together - More representative of the real world

Factorial designs

- Have 2 (or more) IVs
- Each IV is called a factor
- Each factor has at least 2 levels/conditions
- The design must be complete each level of one IV

must occur with each level of the other IV(s) - Described as 2x2 or 3x5 or2x3x4
- Terminology Factors/Main effects levels cells
- Can be experiment or quasi-experiment (whats

quasi?)

Factorial designs

- Example examine effect of sleep and caffeine on

reaction time study - IV-1 Sleep 2 hrs vs 8 hrs
- IV-2 Caffeine zero (water) vs 3 Cokes
- DV computer game reaction time
- Both IVs are between subjects variables

Factorial design

- Randomly select subject for each condition equal

cell sizes - 2 IVs test for 3 effects
- 2 Main effects (effects of sleep and caffeine)
- 1 interaction (interaction of sleep caffeine)
- Thus, 3 null hypotheses, 3 alternative

hypotheses, and 3 F tests

Factorial designs

- Main effect
- The effect of one factor (IV) collapsed across

levels of the other factor (IV) (ie, you ignore

the other IV) - Test one main effect for each factor (IV)
- Need to analyze statistics to check for

significance

Factorial design Main effect graphic

8 hrs

2 hrs

0 Cokes

3 Cokes

Did different amounts of sleep have an effect?

Mean of 2 hrs

Mean of 8 hrs

Factorial design Main effect graphic

8 hrs

2 hrs

0 Cokes

Mean of 0 Cokes

3 Cokes

Mean of 3 Cokes

Did different quantities of Coca-cola have an

effect?

Post hoc tests

- Post hoc means after the fact
- Tests that are performed after finding a

significant effect (sig F value) - ANOVAs tell you if there is a difference, but

they dont tell you where it is - Post hoc tests answer that question

Post hoc tests

- Would you need a follow up post hoc test after a

significant t-test? - Would you need to follow up a significant F-test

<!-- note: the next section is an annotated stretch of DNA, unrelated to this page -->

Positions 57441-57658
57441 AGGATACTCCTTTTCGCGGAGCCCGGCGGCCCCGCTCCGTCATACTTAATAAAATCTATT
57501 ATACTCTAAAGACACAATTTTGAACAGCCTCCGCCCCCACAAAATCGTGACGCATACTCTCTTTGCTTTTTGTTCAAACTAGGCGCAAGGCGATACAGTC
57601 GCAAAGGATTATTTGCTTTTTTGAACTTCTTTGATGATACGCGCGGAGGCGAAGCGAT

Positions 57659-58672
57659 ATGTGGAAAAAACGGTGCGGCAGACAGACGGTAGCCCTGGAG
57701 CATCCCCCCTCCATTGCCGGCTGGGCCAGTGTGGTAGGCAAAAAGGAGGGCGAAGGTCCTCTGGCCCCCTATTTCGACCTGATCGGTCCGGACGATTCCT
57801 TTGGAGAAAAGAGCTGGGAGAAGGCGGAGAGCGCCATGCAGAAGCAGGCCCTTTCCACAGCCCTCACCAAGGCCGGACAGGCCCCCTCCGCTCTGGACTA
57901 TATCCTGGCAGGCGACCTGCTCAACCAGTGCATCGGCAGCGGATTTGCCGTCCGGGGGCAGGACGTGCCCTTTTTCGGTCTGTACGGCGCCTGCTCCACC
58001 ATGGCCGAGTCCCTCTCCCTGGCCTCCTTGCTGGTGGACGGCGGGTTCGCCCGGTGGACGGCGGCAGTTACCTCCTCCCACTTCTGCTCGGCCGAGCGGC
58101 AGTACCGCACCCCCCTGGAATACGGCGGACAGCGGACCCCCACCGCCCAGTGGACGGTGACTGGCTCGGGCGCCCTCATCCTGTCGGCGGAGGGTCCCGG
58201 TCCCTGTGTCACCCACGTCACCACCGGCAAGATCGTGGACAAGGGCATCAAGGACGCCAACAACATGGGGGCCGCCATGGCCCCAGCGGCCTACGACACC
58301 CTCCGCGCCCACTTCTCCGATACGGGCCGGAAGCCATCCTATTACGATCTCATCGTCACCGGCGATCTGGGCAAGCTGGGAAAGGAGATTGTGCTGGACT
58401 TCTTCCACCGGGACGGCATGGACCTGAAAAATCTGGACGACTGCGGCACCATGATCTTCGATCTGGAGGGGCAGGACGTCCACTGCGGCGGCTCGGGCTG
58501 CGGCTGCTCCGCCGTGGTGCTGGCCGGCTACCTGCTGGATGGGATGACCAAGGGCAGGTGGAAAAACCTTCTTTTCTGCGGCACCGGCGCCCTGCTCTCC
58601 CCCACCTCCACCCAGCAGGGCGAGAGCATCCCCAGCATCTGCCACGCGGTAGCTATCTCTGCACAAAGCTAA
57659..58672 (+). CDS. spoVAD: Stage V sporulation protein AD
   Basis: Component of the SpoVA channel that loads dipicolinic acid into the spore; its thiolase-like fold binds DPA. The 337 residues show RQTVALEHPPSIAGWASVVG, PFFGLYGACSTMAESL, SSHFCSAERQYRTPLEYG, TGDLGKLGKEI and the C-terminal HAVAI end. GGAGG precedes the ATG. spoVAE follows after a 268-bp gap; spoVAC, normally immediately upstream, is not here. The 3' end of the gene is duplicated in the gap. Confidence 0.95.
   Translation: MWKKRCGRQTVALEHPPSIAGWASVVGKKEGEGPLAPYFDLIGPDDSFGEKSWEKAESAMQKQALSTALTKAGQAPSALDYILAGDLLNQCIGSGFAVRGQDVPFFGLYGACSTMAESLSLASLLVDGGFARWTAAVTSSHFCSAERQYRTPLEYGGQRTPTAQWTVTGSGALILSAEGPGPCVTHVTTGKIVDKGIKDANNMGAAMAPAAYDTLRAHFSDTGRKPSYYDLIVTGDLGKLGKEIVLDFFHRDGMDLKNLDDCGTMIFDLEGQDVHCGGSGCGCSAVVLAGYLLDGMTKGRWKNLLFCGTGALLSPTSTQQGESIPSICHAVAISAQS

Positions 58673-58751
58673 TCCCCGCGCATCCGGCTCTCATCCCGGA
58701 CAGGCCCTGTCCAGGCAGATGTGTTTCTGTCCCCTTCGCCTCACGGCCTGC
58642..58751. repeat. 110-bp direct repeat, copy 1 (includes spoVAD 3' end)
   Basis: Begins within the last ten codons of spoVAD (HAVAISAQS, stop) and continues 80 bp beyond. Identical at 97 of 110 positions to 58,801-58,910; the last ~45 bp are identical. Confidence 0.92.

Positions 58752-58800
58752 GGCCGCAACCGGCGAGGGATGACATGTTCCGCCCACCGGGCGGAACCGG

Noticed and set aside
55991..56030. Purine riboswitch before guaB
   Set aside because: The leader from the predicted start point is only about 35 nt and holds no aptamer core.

where there are 3 levels of the IV with a post

hoc test (say, for the sleep experiment you used

2, 4 or 8 hrs of sleep as three different levels

of the IV).

Post hoc tests

- So, need to use post hoc tests when
- You have 3 or more means
- You have a significant difference with a

general/omnibus test (F test) - Post hoc tests (pairwise comparisons) examine all

possible combinations of means

Post hoc tests

- Many types Tukeys HSD (honestly significant

difference), Bonferroni, Scheffes,

Kruskal-Wallis, Dunnetts - Each tests pairwise hypotheses
- Each calculates a particular statistic that

resembles a t-test (but it isnt that simple)

Post hoc tests

- Consider the 3 level IV, where you find a

significant F value - Next need to assess all possible pairwise

comparison - Mean 1 /diff mean 2
- Mean 1 /diff mean 3
- Mean 2 /diff mean 3
- Compute pairwise comparison for each

testascertain where the difference(s) are

statistically significant

Next time

- More factorials interactions

Previously -- 2nd Lecture

- Experimental design (Between vs Within)
- Compare 2 groups (paired vs unpaired)
- Control confounds (random vs systematic)
- ANOVAs (3 or more groups)
- Do overall F tests
- Pairwise compartions (post hoc tests)
- (like t tests done after significant F tells

you where the difference is that is, which two

means are significantly different from each other)

ANOVA when to use?

- One IV at least 3 conditions
- Between subjects One-way ANOVA
- Eg, effect of psychiatric diagnosis (depression,

panic, no disorder) on memory - Within subjects Repeated measures ANOVA
- Eg, experiment where subjects experience all

conditions example Stroop effect, colors/words - Two (or more) IVs
- Factorial ANOVA
- Effect of psychiatric diagnosis on Stroop effect

multiple IVs

Factorial designs

- Have 2 (or more) IVs
- Each IV is called a factor
- Each factor has at least 2 levels/conditions
- The design must be complete (sometimes called

completely crossed) each level of one IV must

occur with each level of the other IV(s) - Described as 2x2 or 3x5 or2x3x4
- Can be experiment or quasi-experiment

Factorial designs

- Example examine effect of sleep and caffeine on

reaction time study - IV-1 Sleep 2 hrs vs 8 hrs
- IV-2 Caffeine zero (water) vs 3 Cokes
- DV computer game number correct
- Both IVs are between subjects variables

Factorial design

- Randomly select subject for each condition equal

cell sizes - 2 IVs test for 3 effects
- 2 Main effects (effects of sleep and caffeine)
- 1 interaction (interaction of sleep caffeine)
- Thus, 3 null hypotheses, 3 alternative

hypotheses, and 3 F tests

Factorial designs

- Main effect
- The effect of one factor (IV) collapsed across